Bath Day

Now? Now?

Can we now?

Lay the towels across the ground

Two in the shower,

one on the side

Two hands hold while four hands scrub

Oh no-


Don’t shake, shake, shake!

too late, oh well

back in the tub

A final rinse to wash the suds

Out again

water flying

grab a towel and get to drying

open the door

a quick dash, gone

doggy bath at last is done

Let’s Go

“Sing the song, Mom! Make Waffles sing the song!” my twins begged as they put on their jackets ands shoes.

Waffles wasn’t an intentional pandemic puppy. He was 11 weeks old when we got him on Christmas Eve 2019, so he was about 5 months old when the pandemic began last March. Sometimes I think I was crazy for adding a puppy to our house that was already too small for a family of five with three loud, active kids. Most of the time, though, I’m glad the kids and I put in all the hours of begging and convincing it took to get my husband on board with getting a dog.

One of the biggest benefits of having a dog while we’re all working and learning from home is that is gets the girls and I outside to walk him several times a day, regardless of the weather.

“Let’s take Waffles for a walk,” I announce. “Get your shoes and jackets!”

I never cease to be amazed at how long it takes my 6-year-olds to put on their slip-on shoes and jackets. In the time it takes me to go to the bathroom, get on my own shoes and jacket, check my pockets for treats and poop bags, and get Waffles’ harness on, the girls might have on A shoe…maybe. Too many walks got off on the wrong foot as a result of my feelings of frustration. One day, in a moment of ingenuity, Waffles started “singing” to the girls (to the tune of Let It Be by the Beatles):

Let’s go,

let’s go,

why are you-u so-o slow?

I want to go outside now

let’s go!

I-I have to go poo,

why don’t you put on your shoe?

I want to go out outside now

let’s go.

The girls giggled and hurried up, begging me to have Waffles keep singing as we walked. So now, when I start to get frustrated at how long it’s taking for us to get out the door, instead of nagging I have Waffles sing.

Kindergarten Spelling

What the…I thought, momentarily startled when I looked over my twins’ shoulders and saw they had written ASS on the page of their 100th Day Book. Lately, in a sign of their growing confidence in themselves as writers, they no longer ask me to help them stretch out the words as they write. Luckily, between the letters they sound out and the pictures they draw, I can usually read what they have written. My alarm subsided and I laughed to myself as I read the whole page: I would NOT like to have 100 ants.

Child Authors

“Mom, can we write more on my story?”

The words coming out of my nine-year-old’s mouth are like music to my writerly heart. I have always loved writing. As a child, I filled Lisa Frank notebooks with stories that I came up with about things like riding horses in prestigious show rings, fostering a snow leopard cub, or holiday stories like Why Santa Wears Red. My “novels” almost always featured a 17-year-old girl as the main character. As a late elementary/early middle school kid, I distinctly remember thinking that 17 was the perfect age.

When my son was in first grade, he was inspired to start writing his own stories by one of the Fly Guy books where Buzz has to write a story for homework. He churned a whole series of books about “The Talking Scorpion,” a few titles about an adventurous fish, and many other stand-alone books that we bound with sparkly washi tape. Last spring, shortly after everything shut down, he started writing his first chapter book called The Kids That Carry On. This summer he worked on various comics, including one about the dogs on our block who had a secret superhero dog society working together to defend the block from evil cats. His current story is a retelling of the epic Pokémon adventure that he and his twin sisters play out together with their Lego Pokémon figures. They have spent hours in the backyard and the treehouse taking their Pokémon on journeys and competing in Pokémon battles and performances. He makes notes at the bottom of the document so that he doesn’t forget what they act out each day.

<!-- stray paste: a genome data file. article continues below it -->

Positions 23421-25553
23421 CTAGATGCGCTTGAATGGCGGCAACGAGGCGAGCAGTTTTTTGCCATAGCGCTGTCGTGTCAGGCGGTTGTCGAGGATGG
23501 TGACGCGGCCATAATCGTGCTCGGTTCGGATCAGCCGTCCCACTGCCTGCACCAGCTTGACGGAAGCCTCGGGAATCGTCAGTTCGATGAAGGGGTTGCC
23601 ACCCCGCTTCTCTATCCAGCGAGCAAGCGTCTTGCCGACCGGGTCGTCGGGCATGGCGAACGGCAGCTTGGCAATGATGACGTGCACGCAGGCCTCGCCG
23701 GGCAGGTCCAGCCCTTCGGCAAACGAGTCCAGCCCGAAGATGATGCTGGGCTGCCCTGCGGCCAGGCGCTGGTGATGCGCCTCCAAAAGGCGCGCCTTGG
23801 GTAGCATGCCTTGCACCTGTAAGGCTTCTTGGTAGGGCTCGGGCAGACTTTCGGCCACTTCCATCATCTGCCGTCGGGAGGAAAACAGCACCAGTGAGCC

The amazing thing is that my son is a reluctant writer when it comes to writing assignments. He also has terrible spelling, and for the past year has work with the occupational therapist at his school on his handwriting skills (he recently “graduated”-hooray!). But give him a computer with speech-to-text, or a parent willing to type while he talks, as well as the freedom to choose his own topic, and he will write up a storm. It reminds me as a teacher that all children have stories to tell and can love to write, as long as we find the right writing environment for them.


Multitasking-the art of doing multiple things at once.

Tonight I am pushing my multitasking skills to the limit. The third hour of a union debate drones on in the earbud in my right ear while my dog pulls at his leash, trying to sniff out any tasty morsels hiding in the plants as we walk. My phone vibrates with incoming texts from colleagues sharing tips on where and how to get a vaccine since our governor announced today that all school staff are immediately eligible, and my fingers fumble to type responses while holding a leash, unable to use voice-to-text since I’m listening to the union meeting on my phone’s Zoom app.

I realize P, one of my 6-year-old twins, is talking to me.

“What?” I ask.

“Mommy, you’re not listening very well tonight,” she scolds me.

I feel simultaneously guilty, frustrated, and annoyed-not at my daughter, but at the way the night is going. “I know,” I tell her. “I’m not doing anything very well tonight.” I hate multitasking!

Last Year/This Year

Last year, March 1 fell on a Sunday and I totally forgot to start writing for the March Slice of Life Writing Challenge. This year, I set an alarm on my work and personal calendars to make sure that I didn’t forget.

Last year, I didn’t end up writing on March 2nd, 3rd, or 4th, either, because I was busy visiting my parents, volunteering at my twin daughters’ preschool, and playing hookie from my own school in order to take my kids on an overnight trip to an indoor waterpark with friends. This year, my parents no longer live close by, all the schools in our area are still fully remote, and the thought of visiting an indoor water park with hundreds of strangers gives me the creeps.

Last year, I didn’t even write on March 5th because I ended up taking another day off of work to take care of my girls so that their usual care-takers, my in-laws (both in their 70’s) could stay home as recommended by health officials. This year, I’m still home with my 6-year-old twins, plus my 9-year-old son, and my 38-year-old husband, and my 1 year old dog – trying to balance being a full-time mom, wife and a teacher from home in a pandemic.